The decade-old Nuit Blanche is a free dusk 'til dawn carnival of arts and culture inspired by St Petersburg's 'White Nights', where music and the arts keep the population entertained throughout the long summer evenings when the sun never sets. In Paris, the premise is simple: for one night only, let art take over the city, and let the city be in its thrall. An ever-changing roster of artistic directors takes over different portions of the city every year, commissioning hundreds of works that are all about finding new ways for citizens to interact with the urban space. From clouds of paper butterflies settling on neoclassical columns to church naves sprouting enormous bejewelled skulls, Nuit Blanche is a riotously popular way to engage with cutting edge artistry.
Last year, Time Out got into the spirit of Nuit Blanche by parking its very own London-style double-decker bus on the Place du Trocadéro. Culture vultures dropped by in their droves to get directions, have a cuppa or simply take a break from the art. This time we're going one (even two) better: we'll have three buses in three different locations, staffed by our well-informed writers as well as art students. Come rain or shine, we'll be there with our hot tips and hot tea. Make sure to drop by!
Locations: square in front of l'Hôtel de Ville; Place de la République; Place du marché de Ménilmontant.
Our Ménilmontant bus will also be hosting music 'til the early hours.
Average User Rating
1 / 5
- 5 star:0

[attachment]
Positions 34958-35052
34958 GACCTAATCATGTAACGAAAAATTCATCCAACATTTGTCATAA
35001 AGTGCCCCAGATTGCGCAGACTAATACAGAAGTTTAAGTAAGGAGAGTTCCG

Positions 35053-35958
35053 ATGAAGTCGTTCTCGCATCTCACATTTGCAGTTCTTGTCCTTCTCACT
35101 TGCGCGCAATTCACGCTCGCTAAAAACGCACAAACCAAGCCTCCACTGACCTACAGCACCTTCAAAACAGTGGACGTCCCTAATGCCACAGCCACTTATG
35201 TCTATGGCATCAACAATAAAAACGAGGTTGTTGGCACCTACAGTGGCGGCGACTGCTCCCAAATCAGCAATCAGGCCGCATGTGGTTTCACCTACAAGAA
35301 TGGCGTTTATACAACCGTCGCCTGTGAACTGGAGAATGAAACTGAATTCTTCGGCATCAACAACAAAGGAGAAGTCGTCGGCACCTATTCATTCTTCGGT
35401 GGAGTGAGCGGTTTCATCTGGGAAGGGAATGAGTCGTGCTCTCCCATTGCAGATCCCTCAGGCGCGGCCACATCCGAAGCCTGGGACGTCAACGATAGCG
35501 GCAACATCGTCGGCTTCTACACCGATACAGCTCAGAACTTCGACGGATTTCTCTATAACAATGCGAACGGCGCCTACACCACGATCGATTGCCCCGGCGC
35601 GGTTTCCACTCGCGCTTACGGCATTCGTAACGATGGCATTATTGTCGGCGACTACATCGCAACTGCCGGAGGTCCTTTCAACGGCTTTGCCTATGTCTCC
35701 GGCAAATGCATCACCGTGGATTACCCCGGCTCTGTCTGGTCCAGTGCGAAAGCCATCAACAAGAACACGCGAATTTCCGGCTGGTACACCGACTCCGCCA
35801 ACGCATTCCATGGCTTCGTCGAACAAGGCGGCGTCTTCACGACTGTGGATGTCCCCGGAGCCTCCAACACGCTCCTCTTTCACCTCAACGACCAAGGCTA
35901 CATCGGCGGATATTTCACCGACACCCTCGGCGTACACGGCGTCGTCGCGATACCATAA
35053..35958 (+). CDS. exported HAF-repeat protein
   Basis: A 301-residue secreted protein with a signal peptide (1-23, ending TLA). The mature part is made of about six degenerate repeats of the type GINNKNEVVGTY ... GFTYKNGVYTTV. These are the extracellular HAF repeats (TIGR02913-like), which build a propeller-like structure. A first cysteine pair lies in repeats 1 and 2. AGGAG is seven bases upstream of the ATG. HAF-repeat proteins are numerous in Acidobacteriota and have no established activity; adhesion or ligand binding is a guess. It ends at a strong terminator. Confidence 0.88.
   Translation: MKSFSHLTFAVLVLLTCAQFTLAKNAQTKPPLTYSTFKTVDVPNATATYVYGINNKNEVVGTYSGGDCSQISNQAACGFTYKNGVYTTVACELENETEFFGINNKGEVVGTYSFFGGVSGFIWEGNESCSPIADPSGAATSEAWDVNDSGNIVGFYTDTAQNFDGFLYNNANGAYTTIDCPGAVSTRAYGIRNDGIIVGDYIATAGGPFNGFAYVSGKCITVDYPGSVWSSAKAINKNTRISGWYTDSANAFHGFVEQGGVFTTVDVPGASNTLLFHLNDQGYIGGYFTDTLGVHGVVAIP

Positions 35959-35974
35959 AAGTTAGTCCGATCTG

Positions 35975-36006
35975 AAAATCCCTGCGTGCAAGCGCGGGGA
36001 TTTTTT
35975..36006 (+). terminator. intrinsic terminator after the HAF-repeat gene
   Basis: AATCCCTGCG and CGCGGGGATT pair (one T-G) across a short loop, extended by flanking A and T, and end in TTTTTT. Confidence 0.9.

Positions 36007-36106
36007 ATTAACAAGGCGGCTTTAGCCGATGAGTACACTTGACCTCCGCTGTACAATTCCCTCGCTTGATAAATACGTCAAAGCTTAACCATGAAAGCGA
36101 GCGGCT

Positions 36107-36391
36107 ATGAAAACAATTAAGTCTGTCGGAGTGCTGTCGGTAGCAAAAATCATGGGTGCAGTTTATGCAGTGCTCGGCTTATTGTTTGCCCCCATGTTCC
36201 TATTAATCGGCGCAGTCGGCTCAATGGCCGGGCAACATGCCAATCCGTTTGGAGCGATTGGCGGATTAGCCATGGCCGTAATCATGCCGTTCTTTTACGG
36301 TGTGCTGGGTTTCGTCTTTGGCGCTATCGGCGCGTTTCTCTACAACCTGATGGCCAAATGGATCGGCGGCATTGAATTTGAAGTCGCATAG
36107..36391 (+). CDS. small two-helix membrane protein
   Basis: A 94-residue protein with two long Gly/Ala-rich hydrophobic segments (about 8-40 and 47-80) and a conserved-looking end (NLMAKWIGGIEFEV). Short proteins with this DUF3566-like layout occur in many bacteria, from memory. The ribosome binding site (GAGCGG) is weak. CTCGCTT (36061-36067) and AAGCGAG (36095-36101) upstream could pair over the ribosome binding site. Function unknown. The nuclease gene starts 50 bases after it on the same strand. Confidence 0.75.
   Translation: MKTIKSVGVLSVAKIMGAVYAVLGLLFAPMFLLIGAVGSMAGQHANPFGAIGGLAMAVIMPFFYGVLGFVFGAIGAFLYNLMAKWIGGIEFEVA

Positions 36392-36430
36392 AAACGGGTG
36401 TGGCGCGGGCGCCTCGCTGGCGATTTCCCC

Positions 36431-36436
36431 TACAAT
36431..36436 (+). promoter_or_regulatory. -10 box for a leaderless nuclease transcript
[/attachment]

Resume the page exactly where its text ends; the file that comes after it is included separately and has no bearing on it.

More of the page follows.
- 4 star:0
- 3 star:0
- 2 star:0
- 1 star:1
Having only lived in Paris for a week and falling head over heels for the place already, my girlfriend and I had high hopes for La Nuit Blanche. We waited in the rain for nearly two hours. The beautiful Parisian skyline had us captivated and the atmosphere was 'electric' as they say. After the curb had claimed most of our core temperature we were finally blessed with the exciting hum of helicopters in the distance. The anticipation grew as the promise of an operatic quartet doing their thing from hovering helicopters grew closer. The specs in the distance did get a bit closer, buy that's about all they did. Their hum didn't get louder and the promise of an orchestral marvel was far from realised. The four flying machines carried on as if on their way to drop the kids of at school. Not a musical note was played, nor an aeronautical manoeuvre made. What a disappointment. The crowd were left in total confusion. We went to Chez Gladines for an amazing meal that totally restored our love of Paris. Sacre bleu!